Ex-rivals get limited airtime at convention
Political party committees are officially in charge of the once-in-four-years presidential conventions, but its the presidential nominees camp that makes the big decisions. So politicos are taking a look at who is among the speakers at the conventions and who is on the outs.
For the Republicans, most of Mitt Romneys primary opponents are out but are getting consolation prizes.
Newt Gingrich is out as a speaker – but in as the teacher of Newt University political workshops.
Rick Santorum is in.
Ron Paul is out – but his son, Rand, a U.S. senator, is in as a speaker.
Rick Perry is out, apparently without another role. Ultra-conservatives Michele Bachmann and Herman Cain are out, too, but they will hold their own unity rally.
Two might-have-beens are on the bubble. Donald Trump and Sarah Palin arent on the speaker list yet but could still address the convention.
Hamlisch: Soundtrack for a generation
Marvin Hamlisch was arguably the George Gershwin of his generation, creating enormously popular songs while writing the scores to plays and movies.
He is one of just two people to win an Emmy, a Grammy, an Oscar, a Tony and the Pulitzer Prize. The other is Richard Rodgers.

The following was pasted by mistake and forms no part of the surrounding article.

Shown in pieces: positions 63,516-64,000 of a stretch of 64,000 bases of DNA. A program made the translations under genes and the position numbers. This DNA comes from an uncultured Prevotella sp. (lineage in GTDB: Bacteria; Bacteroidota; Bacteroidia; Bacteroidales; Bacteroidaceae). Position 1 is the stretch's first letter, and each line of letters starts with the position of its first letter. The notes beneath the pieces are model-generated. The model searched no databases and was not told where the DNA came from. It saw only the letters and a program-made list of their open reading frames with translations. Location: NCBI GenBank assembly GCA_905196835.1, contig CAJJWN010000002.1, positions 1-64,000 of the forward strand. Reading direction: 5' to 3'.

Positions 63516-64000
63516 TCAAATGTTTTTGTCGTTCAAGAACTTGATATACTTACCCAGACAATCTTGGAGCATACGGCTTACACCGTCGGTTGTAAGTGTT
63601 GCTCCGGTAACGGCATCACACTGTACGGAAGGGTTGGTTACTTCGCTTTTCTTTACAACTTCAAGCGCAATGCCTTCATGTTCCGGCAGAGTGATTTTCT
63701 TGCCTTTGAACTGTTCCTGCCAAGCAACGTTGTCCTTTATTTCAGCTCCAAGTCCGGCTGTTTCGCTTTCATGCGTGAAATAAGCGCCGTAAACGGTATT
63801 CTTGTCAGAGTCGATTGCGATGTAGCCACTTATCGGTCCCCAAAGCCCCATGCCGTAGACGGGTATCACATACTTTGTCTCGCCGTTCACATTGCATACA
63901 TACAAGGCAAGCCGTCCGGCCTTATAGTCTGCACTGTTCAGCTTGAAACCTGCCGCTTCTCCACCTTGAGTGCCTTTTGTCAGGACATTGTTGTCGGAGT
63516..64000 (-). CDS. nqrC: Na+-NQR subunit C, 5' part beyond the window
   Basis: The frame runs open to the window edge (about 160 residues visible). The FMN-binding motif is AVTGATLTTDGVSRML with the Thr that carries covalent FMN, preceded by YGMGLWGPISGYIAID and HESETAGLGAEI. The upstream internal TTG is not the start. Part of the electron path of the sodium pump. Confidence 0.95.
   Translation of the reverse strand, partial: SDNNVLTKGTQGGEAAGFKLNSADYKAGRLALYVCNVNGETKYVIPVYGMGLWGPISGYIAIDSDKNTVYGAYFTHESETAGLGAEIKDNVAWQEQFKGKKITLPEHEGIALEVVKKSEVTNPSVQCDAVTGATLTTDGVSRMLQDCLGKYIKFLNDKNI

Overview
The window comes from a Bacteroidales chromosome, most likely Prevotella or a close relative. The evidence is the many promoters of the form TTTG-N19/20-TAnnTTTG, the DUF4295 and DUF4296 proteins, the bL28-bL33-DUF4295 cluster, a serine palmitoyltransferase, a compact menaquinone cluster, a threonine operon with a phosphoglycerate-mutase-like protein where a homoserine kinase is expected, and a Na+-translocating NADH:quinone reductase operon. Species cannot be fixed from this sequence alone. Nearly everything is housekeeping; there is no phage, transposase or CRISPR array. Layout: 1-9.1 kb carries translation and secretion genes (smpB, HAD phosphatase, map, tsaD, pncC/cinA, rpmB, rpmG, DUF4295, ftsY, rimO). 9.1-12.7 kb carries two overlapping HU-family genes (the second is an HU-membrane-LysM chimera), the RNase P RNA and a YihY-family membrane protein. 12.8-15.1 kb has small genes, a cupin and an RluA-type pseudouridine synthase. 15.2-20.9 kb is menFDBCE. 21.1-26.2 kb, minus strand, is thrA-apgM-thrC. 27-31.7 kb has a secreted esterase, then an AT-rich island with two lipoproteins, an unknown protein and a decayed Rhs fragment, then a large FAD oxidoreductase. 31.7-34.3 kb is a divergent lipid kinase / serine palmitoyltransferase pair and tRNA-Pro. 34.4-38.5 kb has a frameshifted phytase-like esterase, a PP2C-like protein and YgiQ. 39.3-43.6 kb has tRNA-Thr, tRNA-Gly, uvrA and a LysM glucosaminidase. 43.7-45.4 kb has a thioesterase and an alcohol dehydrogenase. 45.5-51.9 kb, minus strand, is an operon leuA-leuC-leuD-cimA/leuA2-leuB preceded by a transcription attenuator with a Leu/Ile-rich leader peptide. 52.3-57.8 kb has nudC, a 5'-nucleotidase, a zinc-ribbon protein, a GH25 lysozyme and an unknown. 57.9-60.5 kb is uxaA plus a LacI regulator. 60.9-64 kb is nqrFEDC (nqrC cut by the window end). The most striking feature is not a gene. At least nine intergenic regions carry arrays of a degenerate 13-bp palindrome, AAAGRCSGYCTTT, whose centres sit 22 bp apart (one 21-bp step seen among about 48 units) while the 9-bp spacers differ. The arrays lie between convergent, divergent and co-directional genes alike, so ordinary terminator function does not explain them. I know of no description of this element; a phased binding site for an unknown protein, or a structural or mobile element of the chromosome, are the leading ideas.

He become well known after scoring big hits from two big 1973 movies: The Sting and The Way We Were. For The Sting, he adapted Scott Joplins ragtime music from the early 20th century, most notably The Entertainer. And The Way We Were was a mega-hit for Barbra Streisand, with whom he worked years earlier when she was in the Broadway cast of Funny Girl. Four years later, Nobody Does It Better was a hit for Carly Simon from the soundtrack of The Spy Who Loved Me.
But Hamlisch was known in entertainment circles much earlier. He barely had reached adulthood when Lesley Gore hit it big with his Sunshine, Lollipops and Rainbows and Woody Allen tapped him to write music for Bananas.
After his 1973 breakthrough, Hamlisch scored the landmark musical A Chorus Line, which remains one of the most popular musicals today.
As if his writing werent enough, he was the principal pops conductor for the Pittsburgh Symphony Orchestra, Milwaukee Symphony Orchestra, Dallas Symphony Orchestra, Pasadena Symphony and Pops, Seattle Symphony and San Diego Symphony.
Hamlisch, who died unexpectedly at 68, was a guest pops conductor with the Fort Wayne Philharmonic in 1996, stopping by South Side High School (seen above) before the show at the Embassy Theatre.